Looking at aid from a different angle, Home of the mandinmories blogs about The Bill and Melinda Gates foundation‘s activities in Africa.

Besides funding research to fight disease that plague third world nations, the foundation is investing in companies that run power plants, which can pollute and cause respiratory disease. In fact, the foundation has been investing in lots of energy companies to earn more money to pay for vaccines and research.

And therein lies the contradiction.

Energy companies are not known for their environmental friendliness. But they generate great returns on investment. The cauldron becomes: should the Gates foundation shy away from what is otherwise a good investment or would it be better for the foundation to invest in solar power and fuel cells? Just where is the greater good?

Still in Cameroon, Scribbles from the Den is asking “Should admissions into state-owned universities be based solely on merit or should “sociological balance” be taken into account?” in Deconstructing Regional Balance and Higher Education in Cameroon:

At the root of the deadly crisis that engulfed the University of Buea in November / December 2006 were deep-seated disagreements over the application of the principle of “regional balance”, Cameroon’s attempt at affirmative action. The crisis began when Prof. Fame Ndongo, the Minister of Higher Education invalidated the list of successful candidates eligible to participate in the oral part of the entrance examination into the Faculty of Medicine which had been published by that university’s Vice Chancellor.

According to the Minister, the Vice Chancellor’s list was null and void because it was based solely on merit (it consisted of the best 127 candidates who sat for the written part of the exam) and failed to “respect of the sociological balance [of Cameroon], the guarantor of national integration and stability”.

Dogon Architecture and Tourism As A Therapy in Cape Verde

Now to Mali, Africa Shrine blogs about Dogon Architecture.

The homes the Dogon people of Central Africa are an excellent example of how the original container is reproduced almost literal form. Although these people live quite simply in our terms, their culture is very complex and closely aligned with nature. To the Dogon, home is not a particular building, but a series of stages, which includes several buildings. The home is closely related to the development of the individual. For example a Dogon wife stays with her father until she has had her third child. She does however sleep with her husband during the night and returns to her father’s house during the day. It is a hierarchical system where the family is spread over several houses until they have achieved the status required to own their own home. Their homes are not owned by individuals as such, but are stages in one could say, psychic development and are shared as such.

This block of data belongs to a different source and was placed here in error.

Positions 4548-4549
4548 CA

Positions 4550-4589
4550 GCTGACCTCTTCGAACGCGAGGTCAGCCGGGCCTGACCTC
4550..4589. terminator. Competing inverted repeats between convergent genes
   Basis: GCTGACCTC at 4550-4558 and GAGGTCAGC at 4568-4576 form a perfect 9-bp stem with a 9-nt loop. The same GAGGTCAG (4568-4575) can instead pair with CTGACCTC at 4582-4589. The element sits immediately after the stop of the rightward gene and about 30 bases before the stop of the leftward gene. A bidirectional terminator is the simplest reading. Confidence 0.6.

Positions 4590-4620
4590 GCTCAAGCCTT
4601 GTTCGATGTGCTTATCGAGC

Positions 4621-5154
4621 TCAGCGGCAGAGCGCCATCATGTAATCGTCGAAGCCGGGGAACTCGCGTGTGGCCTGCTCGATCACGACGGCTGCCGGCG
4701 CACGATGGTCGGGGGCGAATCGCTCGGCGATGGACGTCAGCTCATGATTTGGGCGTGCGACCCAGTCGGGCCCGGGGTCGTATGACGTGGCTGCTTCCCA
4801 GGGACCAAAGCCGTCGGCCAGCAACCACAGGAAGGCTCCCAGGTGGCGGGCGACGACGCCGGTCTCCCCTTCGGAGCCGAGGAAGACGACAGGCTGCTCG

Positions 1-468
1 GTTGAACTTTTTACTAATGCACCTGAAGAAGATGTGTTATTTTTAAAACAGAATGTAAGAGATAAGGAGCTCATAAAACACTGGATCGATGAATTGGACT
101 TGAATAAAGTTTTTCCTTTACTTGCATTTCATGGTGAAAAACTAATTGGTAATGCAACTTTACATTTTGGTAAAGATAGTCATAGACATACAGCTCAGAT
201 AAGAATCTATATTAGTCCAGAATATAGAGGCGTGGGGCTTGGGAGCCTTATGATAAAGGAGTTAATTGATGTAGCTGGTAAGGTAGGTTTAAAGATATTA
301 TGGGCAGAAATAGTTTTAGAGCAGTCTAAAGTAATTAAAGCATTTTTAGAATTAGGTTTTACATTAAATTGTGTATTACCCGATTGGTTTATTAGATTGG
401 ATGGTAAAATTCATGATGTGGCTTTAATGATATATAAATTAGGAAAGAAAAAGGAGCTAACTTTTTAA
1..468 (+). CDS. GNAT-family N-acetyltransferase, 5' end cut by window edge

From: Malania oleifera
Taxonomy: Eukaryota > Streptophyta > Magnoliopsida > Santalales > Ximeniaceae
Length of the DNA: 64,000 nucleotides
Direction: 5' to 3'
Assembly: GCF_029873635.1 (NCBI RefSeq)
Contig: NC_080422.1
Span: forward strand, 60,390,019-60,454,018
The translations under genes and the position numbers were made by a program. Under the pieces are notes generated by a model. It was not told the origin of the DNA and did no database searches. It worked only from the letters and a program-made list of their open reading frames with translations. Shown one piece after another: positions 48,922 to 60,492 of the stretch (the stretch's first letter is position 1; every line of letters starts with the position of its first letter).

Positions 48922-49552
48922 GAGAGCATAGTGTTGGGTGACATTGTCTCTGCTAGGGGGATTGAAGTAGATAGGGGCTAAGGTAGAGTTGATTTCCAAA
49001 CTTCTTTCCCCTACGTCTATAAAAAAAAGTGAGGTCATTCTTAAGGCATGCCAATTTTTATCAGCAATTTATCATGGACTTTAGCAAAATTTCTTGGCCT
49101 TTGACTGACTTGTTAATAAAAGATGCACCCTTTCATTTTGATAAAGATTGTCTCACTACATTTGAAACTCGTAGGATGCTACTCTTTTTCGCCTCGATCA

Our final stop for this week is Cape Verde, where Cape Verde – Land of Morabeza blogs about São Nicolau Island.

Visitors to the island may discover the town of Ribeira Brava, filled with many squares, narrow streets and alleyways, a typical example of colonial influence. The school-seminary is an essential site to visit, along with the parish church and the ancient Sé Catedral (Sé Cathedral). The seminary was the first secondary school in Cape Verde and the entire Western coast of Africa.

The town on Tarrafal is renowned for its beach of black sand, rich in titanium and iodine, and visited by many people in search from relief from physical pains, such as rheumatism.

Author's note:
* Deolu Akinyemi is making reference to a fellow Nigerian blogger, Dipo Tepede who blogged last year, about NOSPETCO.